Energy prices fell across the board July 24, more than wiping out gains from the previous session in most cases, with the front-month US benchmark crude contract down 1.8% in New York and North Sea Brent retreating 1.4% in London despite a bullish report on US oil inventories.
Crude prices took “the hardest falls in dollar terms that we’ve seen in over a month,” said Marc Ground at Standard New York Securities Inc., the Standard Bank Group. “Dollar strength and concerns over China’s growth prospects were the ostensible catalyst for the moves lower, [which] occurred across commodities.”
In Houston, analysts at Raymond James & Associates Inc. said, “Weak economic data out of China signaled lower oil demand from the world's second largest consumer of oil (and, as of this year, largest net importer).”
Equities also declined as the market “took a hiatus” from its fixation on the pending reduction of the Federal Reserve Bank’s economic stimulation program, “instead choosing to focus on (believe it or not) actual fundamentals,” Raymond James analysts reported. “Mixed earnings weighed against a positive US housing report and decent Euro-zone data to leave the Standard & Poor’s 500 Index and Dow Jones Industrial Index down marginally by 0.4% and 0.2%, respectively.” The Oil Service Index and the SIG Oil Exploration & Production Index underperformed, finishing the day with respective declines of 1.3% and 1.7%.
“In energy markets, the US oil supply growth trend [was] back on track, up 300,000 b/d in 3 weeks,” said Raymond James analysts. “One of the most common pushbacks to our structural bearish stance on US oil prices was that oil supply growth could in fact be sputtering.”
However, they said, “The last 3 weeks of Energy Information Administration data have clearly swung in our favor, with US supply climbing by a whopping 284,000 b/d since early July, or 95,000 b/d each week. By all accounts, US oil production appears to be right back on its horse, as we have climbed our way back towards year-over-year growth of 1.2 million b/d on a year-to-date basis.”
In other news, the US Department of Labor said new applications for unemployment benefits increased by 7,000 to a seasonally adjusted 343,000 last week. More than 4.8 million US residents received unemployment benefits in the week ended July 6, the latest data available.
EIA reported July 25 the injection of 41 bcf of natural gas into US underground storage in the week ended July 19, less than Wall Street’s consensus for an addition of 46 bcf. That raised working gas in storage to 2.786 tcf, down 399 bcf from the comparable period in 2012 and 46 bcf below the 5-year average.
EIA earlier said commercial US crude inventories dropped 2.8 million bbl to 364.2 million bbl in the week ended July 19, matching exactly the Wall Street consensus. Gasoline stocks fell 1.4 million bbl to 222.7 million bbl, however, opposite analysts’ expectations of an increase of 1.7 million bbl. Finished gasoline inventories increased while blending components decreased. Distillate fuel declined 1.2 million bbl to 126.5 million bbl last week; a gain of 1.9 million bbl was anticipated (OGJ Online, July 24, 2013).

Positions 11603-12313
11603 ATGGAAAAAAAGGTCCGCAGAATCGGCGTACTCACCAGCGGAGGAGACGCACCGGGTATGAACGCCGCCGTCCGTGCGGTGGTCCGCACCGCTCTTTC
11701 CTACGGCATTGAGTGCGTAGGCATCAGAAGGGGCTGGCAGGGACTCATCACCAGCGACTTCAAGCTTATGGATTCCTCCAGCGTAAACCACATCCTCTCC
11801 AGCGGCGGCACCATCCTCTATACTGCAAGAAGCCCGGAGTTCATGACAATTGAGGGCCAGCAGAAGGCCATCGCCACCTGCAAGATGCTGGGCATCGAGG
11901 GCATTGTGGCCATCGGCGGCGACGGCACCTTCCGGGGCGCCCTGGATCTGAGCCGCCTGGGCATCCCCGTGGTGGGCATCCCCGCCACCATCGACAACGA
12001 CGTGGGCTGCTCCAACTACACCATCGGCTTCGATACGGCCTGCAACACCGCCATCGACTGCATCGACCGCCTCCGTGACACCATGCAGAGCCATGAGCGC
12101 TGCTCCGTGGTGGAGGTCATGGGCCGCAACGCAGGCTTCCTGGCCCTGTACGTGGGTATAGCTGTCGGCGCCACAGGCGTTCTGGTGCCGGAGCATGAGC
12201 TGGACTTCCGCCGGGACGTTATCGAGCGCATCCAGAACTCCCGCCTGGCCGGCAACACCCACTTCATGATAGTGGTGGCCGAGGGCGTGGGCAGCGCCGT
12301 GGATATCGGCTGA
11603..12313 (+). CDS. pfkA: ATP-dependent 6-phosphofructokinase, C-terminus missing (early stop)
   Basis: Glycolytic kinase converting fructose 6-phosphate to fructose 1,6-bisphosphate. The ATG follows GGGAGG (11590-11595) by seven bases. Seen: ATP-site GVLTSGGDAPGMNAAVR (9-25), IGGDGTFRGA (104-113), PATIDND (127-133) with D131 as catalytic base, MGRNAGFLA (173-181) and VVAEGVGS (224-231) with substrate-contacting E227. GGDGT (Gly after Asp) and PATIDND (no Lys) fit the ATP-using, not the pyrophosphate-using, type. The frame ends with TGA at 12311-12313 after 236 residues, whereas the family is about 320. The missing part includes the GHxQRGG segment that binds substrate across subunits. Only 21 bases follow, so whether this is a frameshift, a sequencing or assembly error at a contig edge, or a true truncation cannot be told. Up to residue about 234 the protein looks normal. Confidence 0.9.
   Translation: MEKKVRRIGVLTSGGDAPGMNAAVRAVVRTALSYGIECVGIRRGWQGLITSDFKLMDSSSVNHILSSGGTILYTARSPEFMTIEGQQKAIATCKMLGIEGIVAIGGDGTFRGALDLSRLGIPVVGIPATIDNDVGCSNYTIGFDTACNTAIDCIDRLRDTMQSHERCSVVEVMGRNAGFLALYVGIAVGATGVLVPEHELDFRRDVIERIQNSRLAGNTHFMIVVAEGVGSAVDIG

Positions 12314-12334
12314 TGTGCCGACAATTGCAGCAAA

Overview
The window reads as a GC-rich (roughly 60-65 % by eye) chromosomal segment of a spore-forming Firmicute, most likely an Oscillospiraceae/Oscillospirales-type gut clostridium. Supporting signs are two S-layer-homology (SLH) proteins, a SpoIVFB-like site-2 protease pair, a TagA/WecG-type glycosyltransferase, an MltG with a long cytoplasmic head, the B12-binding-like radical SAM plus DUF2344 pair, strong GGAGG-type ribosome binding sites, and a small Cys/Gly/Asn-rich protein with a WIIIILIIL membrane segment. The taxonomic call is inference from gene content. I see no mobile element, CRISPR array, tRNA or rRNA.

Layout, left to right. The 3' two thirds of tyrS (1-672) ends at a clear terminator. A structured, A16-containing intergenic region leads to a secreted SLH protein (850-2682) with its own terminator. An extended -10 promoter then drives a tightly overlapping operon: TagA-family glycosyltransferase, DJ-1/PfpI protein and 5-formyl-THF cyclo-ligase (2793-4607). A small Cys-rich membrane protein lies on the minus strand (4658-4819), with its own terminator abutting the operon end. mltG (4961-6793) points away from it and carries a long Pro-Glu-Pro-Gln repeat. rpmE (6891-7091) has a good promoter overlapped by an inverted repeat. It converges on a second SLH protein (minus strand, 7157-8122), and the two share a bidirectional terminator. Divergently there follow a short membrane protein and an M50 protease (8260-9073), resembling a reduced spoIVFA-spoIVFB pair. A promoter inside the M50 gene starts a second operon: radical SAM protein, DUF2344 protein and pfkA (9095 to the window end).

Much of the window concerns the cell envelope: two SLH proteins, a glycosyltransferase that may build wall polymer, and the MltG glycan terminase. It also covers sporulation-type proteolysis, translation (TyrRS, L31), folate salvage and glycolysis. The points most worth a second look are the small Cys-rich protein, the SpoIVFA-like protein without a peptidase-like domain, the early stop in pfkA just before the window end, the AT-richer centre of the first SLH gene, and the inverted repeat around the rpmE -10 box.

“While crude inventories matched expectations,” Raymond James analysts said, “‘Big Three’ inventories fell 5.4 million bbl vs. expectations of an 800,000 bbl build as gasoline and distillates both posted unexpected draws. It's worth noting that total inventories are still up by 5.5 million bbl (0.6%) from year-ago levels.”
They said, “The large crude draw came amid continuing high refinery utilization (92.3% [last] week and 92.8% in the previous week). Cushing, Okla., inventories continued their slide, declining 2.1 million bbl to 44 million bbl, which is 2.5 million bbl below this time last year.”
The September contract for benchmark US sweet, light crudes fell $1.84 to $105.39/bbl July 24 on the New York Mercantile Exchange. The October contract dropped $1.69 to $104.10/bbl. On the US spot market, West Texas Intermediate at Cushing followed the front-month futures contract down $1.84 to $105.39/bbl.
Heating oil for August delivery declined 2.23¢ to $3.05/gal on NYMEX. Reformulated stock for oxygenate blending for the same month dipped 0.43¢ but closed essentially unchanged, also at a rounded $3.05/gal.
The August natural gas contract lost 4.5¢ to $3.70/MMbtu on NYMEX. On the US spot market, gas at Henry Hub, La., slipped 0.1¢ but closed virtually unchanged at a rounded $3.71/MMbtu.
In London, the September IPE contract for Brent decreased $1.23 to $107.19/bbl. Gas oil for August was down $5.50 to $914.25/tonne.
The average price for the Organization of Petroleum Exporting Countries’ basket of 12 benchmark crudes retreated 51¢ to $105.44/bbl.
Contact Sam Fletcher at firstname.lastname@example.org.